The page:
My mind turned to what I already knew about the town. Back in the late 1970s, when I joined the cigar trade, there was one cigar brand from Esteli on the UK market called Joya de Nicaragua. It was well made and enjoyed the reputation of offering the nearest taste you could find to a Havana. It disappeared in 1980 because the Sandinista-somoza civil war had broken out with Esteli as one of its flashpoints. The troubles continued throughout the 1980s as a result of the Us-backed Contra war, which once again put Esteli in the firing line because of its proximity to the border with Honduras. Peace returned in the 1990s, but the task facing the tobacco growers and cigar makers, many of whom were Cuban émigrés, to rebuild their businesses was horrendous. Sadly, they were in no condition to benefit much from the US cigar boom of the mid1990s. Undaunted, they set to work and by the turn of the century Nicaragua’s reputation in cigar circles was in the ascendant. Today the word Nicaragua is on the lips of every non-cuban or New World cigar smoker, so although I did not know quite what to expect, my visit was long overdue.
You enter Esteli along the Pan-american Highway. Both sides of the road show signs
of development. Shops, restaurants and even a brand new hotel tell the story that the town’s economy is doing well.
Our first port of call was Plasencia Tobacco S.A., where we were to meet Nestor Plasencia Jr., scion of one of the greatest of the tobacco dynasties—formerly a Cuban family, of course. The immaculate, single-storey, yellow-and-white building stretches along a wide frontage. Inside we were welcomed by Nestor, whom I have known for several years because he makes a cigar called La Invicta for Hunters & Frankau. The factory is nicknamed La Catedral del Tabaco (the Cathedral of the Cigar) because it surrounds a cloistered courtyard garden lovingly designed by Nestor’s wife. To the left was the galera, where 180 cigar rollers worked in pairs, one preparing the bunch (fillers and binder) with the aid of a bunching device and the other adding the wrapper. It’s a system I know from the Dominican Republic, but it’s very different from the Cuban method, where one roller is responsible for bunching and wrapping each cigar. Interestingly, the total output is much the same either way because, in Cuba, you can measure the annual output of factory by a rule of thumb that it takes 40 rollers to make a million cigars, and the formula works almost exactly for the 7 million cigars that Nestor produces here.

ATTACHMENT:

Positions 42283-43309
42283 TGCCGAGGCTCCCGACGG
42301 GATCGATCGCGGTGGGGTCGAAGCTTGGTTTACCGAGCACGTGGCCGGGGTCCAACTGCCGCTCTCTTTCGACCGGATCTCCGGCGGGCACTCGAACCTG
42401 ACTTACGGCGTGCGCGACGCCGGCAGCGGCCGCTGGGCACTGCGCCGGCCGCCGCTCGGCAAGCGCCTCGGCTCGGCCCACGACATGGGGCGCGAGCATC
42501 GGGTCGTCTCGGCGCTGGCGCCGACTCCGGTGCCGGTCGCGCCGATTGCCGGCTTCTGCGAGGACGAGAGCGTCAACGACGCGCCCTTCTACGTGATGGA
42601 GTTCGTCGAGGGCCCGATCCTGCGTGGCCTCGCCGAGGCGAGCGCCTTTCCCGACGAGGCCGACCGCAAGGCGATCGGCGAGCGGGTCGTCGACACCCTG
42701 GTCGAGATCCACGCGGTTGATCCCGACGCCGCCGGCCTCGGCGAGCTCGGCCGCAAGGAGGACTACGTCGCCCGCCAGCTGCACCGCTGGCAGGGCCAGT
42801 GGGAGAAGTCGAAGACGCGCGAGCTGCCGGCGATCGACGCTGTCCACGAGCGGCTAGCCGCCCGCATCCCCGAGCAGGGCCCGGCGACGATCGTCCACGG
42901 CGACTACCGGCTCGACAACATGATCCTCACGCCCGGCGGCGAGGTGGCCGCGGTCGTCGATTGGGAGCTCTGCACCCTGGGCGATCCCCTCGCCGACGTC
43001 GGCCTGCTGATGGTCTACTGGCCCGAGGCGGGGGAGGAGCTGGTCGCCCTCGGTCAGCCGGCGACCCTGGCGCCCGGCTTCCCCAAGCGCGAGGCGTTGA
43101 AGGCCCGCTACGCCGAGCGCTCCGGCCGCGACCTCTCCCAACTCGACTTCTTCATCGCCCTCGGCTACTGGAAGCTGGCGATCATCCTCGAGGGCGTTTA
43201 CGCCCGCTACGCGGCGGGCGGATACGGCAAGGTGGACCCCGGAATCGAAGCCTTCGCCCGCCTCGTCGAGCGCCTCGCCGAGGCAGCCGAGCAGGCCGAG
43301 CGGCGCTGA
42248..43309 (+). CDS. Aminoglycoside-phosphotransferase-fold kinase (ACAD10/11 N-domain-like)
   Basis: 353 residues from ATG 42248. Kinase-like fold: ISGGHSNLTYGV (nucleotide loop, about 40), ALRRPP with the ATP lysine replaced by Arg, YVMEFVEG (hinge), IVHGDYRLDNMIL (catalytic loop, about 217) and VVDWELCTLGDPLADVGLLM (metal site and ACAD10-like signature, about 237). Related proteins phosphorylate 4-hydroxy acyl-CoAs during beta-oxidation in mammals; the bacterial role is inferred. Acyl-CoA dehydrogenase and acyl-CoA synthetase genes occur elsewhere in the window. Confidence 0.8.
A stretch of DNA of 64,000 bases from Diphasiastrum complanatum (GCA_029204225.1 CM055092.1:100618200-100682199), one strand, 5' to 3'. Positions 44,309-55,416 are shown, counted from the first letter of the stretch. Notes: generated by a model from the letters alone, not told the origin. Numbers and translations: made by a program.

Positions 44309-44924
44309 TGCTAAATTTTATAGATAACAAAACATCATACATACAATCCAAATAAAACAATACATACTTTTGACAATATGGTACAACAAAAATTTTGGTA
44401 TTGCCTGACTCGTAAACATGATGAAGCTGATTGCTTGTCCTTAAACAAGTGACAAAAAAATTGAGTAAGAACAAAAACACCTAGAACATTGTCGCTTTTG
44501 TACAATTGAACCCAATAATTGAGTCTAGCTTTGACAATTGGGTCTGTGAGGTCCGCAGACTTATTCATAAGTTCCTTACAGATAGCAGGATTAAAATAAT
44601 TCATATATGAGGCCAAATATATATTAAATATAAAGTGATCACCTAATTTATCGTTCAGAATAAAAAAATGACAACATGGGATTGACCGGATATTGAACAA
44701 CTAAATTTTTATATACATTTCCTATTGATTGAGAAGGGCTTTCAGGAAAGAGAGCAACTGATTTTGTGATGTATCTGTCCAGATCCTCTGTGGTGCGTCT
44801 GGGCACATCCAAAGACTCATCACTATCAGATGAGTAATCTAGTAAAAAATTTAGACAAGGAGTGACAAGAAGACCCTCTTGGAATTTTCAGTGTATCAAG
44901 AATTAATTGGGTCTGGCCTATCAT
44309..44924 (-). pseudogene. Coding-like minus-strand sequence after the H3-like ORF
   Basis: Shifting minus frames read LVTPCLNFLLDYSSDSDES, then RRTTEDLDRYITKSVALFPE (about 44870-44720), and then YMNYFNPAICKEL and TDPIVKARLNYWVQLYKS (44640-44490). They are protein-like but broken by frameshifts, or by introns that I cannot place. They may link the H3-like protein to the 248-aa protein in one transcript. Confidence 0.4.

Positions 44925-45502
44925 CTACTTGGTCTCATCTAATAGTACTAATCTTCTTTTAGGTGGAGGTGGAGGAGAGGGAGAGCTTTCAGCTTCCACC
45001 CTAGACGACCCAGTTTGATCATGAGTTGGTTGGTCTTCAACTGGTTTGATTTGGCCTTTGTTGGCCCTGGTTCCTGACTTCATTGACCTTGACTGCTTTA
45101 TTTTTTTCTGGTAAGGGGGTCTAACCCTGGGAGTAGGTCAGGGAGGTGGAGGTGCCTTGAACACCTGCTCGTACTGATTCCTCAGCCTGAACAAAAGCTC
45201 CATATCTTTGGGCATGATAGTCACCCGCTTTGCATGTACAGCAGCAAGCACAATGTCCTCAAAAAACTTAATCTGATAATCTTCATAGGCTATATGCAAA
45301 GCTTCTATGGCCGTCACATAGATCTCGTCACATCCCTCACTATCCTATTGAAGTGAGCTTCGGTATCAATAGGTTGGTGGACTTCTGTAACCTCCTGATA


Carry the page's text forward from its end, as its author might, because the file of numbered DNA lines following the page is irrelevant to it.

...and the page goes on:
What I had never seen before was that over half of the factory’s floor space was devoted to the pre-industrial processing of tobacco. This involves the fermentation and classification of leaves that can take several years to complete. I was shown vast halls containing stack upon stack of all types of leaves gently fermenting and ageing prior to being judged ready for the rollers. I couldn’t help thinking how envious the factory directors in Cuba would be to have such a resource on site as opposed to a hundred of miles away in the Stripping Houses of Pinar del Rio. It must be more cost-effective, too.
With as much richly deserved pride as he showed in his factory, Nestor was keen to introduce us to Maria Rosa Vivas, who heads the company’s social responsibility programme. Rosa took us over the road to see the kindergarten that she runs to
educate the pre-school age children of the factory workers. But her responsibilities do not stop with education as she also helps to administrate the health programme that is available to all employees.